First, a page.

Priuli is again represented with O Quam dulcis a 8 which shows off the subtle blending of these two organs. How the organists manage in a venue that, whilst not in any way sounding over reverberant, must nevertheless cause time delays, is amazing.

In the Ostersequenz (Easter Sequence)Victimae paschali laudes, the Choralschola der Cappella Murensis join the two organs, providing a double choir placed in the galleries around the church. It is at times like this that I wish I had surround sound which on this recording must make for a wonderful experience. Even in stereo the sound is remarkably effective. During this sequence, there is a Praembula for solo organ from David Blunden.

From the Ferdinand III era comes the composers Wolfgang Ebner (1611/12-1665) and Johann Jakob Froberger (1616-1667).

Ebner is represented by a great little Toccata in G and attractive Partite sopra l’Aria Favorite, a set of extended variations full of life and interest. Froberger is one of the better known composers featured on this disc with his Toccata da sonarsi alla levatione, in a beautiful performance by Johannes Strobl playing the Epistelorgel and the attractive Capriccio played by David Blunden on the Evangelienorgel.

The sound opens out for the Pfingstsequenz (Pentecost Sequence), where the Choralschola der Cappella Murensis again join the two organists in Veni Sancte Spritus, with David Blunden again providing a solo performance of the Praeambula.

Finally there is music from the Court of Leopold I with music from Kaiser Leopold I himself, Johann Caspar Kerll (1627-1693), Alessandro Poglietti (c.1600-1683) and Franz Matthias Techelmann (c.1649-1714)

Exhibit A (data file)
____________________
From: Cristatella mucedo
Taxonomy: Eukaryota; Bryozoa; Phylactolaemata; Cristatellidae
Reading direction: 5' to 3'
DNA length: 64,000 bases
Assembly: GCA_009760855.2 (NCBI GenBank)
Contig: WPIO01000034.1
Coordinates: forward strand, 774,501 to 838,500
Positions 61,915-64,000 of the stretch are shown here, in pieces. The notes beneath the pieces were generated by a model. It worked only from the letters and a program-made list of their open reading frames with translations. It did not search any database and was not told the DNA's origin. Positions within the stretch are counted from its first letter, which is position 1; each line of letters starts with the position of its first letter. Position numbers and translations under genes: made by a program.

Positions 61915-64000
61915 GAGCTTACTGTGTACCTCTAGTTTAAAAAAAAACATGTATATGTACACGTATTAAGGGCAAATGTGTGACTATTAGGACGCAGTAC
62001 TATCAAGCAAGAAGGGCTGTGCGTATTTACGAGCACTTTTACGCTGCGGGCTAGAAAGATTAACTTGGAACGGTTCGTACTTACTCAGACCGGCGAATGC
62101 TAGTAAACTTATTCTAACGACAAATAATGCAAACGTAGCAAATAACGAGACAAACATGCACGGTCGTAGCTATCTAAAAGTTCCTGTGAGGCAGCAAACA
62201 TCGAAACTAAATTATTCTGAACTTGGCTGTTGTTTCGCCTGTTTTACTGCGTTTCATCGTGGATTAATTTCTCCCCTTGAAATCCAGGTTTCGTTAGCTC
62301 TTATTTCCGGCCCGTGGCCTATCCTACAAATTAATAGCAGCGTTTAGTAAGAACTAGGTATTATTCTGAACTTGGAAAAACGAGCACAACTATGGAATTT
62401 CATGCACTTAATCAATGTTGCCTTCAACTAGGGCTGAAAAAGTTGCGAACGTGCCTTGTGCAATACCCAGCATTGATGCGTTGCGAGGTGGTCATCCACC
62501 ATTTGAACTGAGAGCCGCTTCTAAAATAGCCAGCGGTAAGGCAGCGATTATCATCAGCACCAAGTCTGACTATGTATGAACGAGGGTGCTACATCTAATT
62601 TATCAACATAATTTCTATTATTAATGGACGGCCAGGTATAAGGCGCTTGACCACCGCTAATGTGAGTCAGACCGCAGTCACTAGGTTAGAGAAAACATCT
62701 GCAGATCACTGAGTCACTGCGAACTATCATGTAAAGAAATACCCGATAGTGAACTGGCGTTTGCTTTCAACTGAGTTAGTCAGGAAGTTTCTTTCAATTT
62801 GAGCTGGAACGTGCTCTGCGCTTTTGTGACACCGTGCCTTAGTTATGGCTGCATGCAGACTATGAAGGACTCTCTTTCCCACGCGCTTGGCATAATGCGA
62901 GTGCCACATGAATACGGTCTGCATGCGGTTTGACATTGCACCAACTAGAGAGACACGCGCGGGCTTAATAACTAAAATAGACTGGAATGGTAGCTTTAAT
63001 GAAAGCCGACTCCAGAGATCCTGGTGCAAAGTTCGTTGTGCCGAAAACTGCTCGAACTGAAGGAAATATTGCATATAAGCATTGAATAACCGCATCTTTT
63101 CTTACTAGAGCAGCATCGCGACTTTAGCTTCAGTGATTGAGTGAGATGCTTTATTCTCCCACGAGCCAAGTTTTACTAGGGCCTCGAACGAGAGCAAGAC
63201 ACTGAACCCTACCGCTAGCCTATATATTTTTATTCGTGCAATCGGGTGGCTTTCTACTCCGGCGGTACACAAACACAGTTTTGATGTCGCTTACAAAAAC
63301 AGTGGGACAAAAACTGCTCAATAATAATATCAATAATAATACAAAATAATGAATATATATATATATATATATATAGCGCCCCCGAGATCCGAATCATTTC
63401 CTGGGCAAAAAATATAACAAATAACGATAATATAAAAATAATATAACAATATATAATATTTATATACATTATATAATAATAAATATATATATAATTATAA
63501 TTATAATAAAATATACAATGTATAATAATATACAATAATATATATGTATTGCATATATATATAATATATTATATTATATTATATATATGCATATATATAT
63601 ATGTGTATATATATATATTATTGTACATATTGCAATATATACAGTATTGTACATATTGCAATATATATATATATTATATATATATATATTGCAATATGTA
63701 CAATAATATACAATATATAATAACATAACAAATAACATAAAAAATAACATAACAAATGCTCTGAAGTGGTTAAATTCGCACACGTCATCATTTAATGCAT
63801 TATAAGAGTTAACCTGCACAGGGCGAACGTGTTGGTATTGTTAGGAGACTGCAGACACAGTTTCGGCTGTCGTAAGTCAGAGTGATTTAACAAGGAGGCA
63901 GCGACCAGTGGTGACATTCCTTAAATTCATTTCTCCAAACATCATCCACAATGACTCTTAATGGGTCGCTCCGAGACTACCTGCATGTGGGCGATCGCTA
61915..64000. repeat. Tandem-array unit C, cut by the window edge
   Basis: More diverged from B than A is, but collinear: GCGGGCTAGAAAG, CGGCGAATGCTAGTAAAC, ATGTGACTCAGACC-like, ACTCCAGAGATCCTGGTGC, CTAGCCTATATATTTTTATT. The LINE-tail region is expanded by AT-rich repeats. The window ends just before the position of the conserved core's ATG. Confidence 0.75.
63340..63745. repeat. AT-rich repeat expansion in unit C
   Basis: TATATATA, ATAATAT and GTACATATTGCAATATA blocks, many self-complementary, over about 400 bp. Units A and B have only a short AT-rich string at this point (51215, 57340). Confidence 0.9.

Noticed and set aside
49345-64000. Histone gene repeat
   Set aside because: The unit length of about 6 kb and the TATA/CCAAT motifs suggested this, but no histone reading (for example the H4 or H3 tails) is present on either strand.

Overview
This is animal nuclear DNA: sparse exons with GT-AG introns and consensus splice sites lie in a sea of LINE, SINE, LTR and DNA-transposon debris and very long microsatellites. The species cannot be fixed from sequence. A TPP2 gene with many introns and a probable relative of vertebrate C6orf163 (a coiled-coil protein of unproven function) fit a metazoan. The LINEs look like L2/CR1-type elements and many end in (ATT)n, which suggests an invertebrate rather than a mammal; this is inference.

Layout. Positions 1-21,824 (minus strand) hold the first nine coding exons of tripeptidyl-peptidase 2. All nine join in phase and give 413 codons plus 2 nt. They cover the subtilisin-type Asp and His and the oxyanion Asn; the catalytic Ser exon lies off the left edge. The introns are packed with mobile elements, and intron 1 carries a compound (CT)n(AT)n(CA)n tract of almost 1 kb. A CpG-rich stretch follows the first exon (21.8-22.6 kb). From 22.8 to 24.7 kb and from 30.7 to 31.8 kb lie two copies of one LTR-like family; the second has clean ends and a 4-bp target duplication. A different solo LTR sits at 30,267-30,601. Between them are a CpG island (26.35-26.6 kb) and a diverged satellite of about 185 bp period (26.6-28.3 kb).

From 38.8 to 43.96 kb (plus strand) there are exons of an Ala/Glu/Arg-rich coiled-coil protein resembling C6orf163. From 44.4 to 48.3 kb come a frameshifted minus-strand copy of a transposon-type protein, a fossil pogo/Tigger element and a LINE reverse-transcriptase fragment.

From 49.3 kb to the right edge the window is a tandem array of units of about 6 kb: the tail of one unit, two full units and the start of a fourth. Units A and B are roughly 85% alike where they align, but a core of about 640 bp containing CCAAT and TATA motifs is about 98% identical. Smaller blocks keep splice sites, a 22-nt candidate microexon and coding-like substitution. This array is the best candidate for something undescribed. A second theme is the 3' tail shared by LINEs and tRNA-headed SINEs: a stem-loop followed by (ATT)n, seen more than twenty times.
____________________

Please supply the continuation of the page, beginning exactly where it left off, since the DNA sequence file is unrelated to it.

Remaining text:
The novelty here must be the two works by Kaiser Leopold I. His Allemanda, Aria and Canario is a simple, straightforward work. Johann Caspar Kerll is again a name that many people will know and his Capriccio sopra il cucu is terrific fun with its imitation of the cuckoo, especially as it speeds up during the course of the work with some wonderful playing from Johannes Strobl.

Poglietti’s unusual Conzon uber das Hennen und Hannen Geschrey follows naturally after the Kerll with its light and rhythmic sounds brilliantly played by David Blunden on the Evangelienorgel. Capriccio uber das Hennen Geschrey receives a lovely performance by Johannes Strobl and the concluding Daβ Hannen Geschray that provides another solo from David Blunden.

Kerll is again represented by his lively little Fuga: Clamor grillorum campestrium in a great performance by Johannes Strobl. The second appearance for Leopold I is his Aria, Gavotte and Sarabanda, a work that shows a little more substance than the pieces featured earlier. Techelmann proves to be a composer of some accomplishment on the evidence of his Ricercar in C played by David Blunden.

The Marianische Antiphon Salve Regina concludes this terrific CD with the Choralschola der Cappella Murensis again joining the two organs in a performance full of atmosphere.

As I have already made clear, the performances are outstanding, with David Blunden and Johannes Strobl showing great musicality in the way they make the two organs blend, as well as in their individual organ solos. The excellent Choralschola der Cappella Murensis remind us of the use of Gregorian chant in the liturgy.

With an excellent recording, excellent booklet notes by Johannes Strobl and full organ specifications and registrations, this new release receives an enthusiastic recommendation.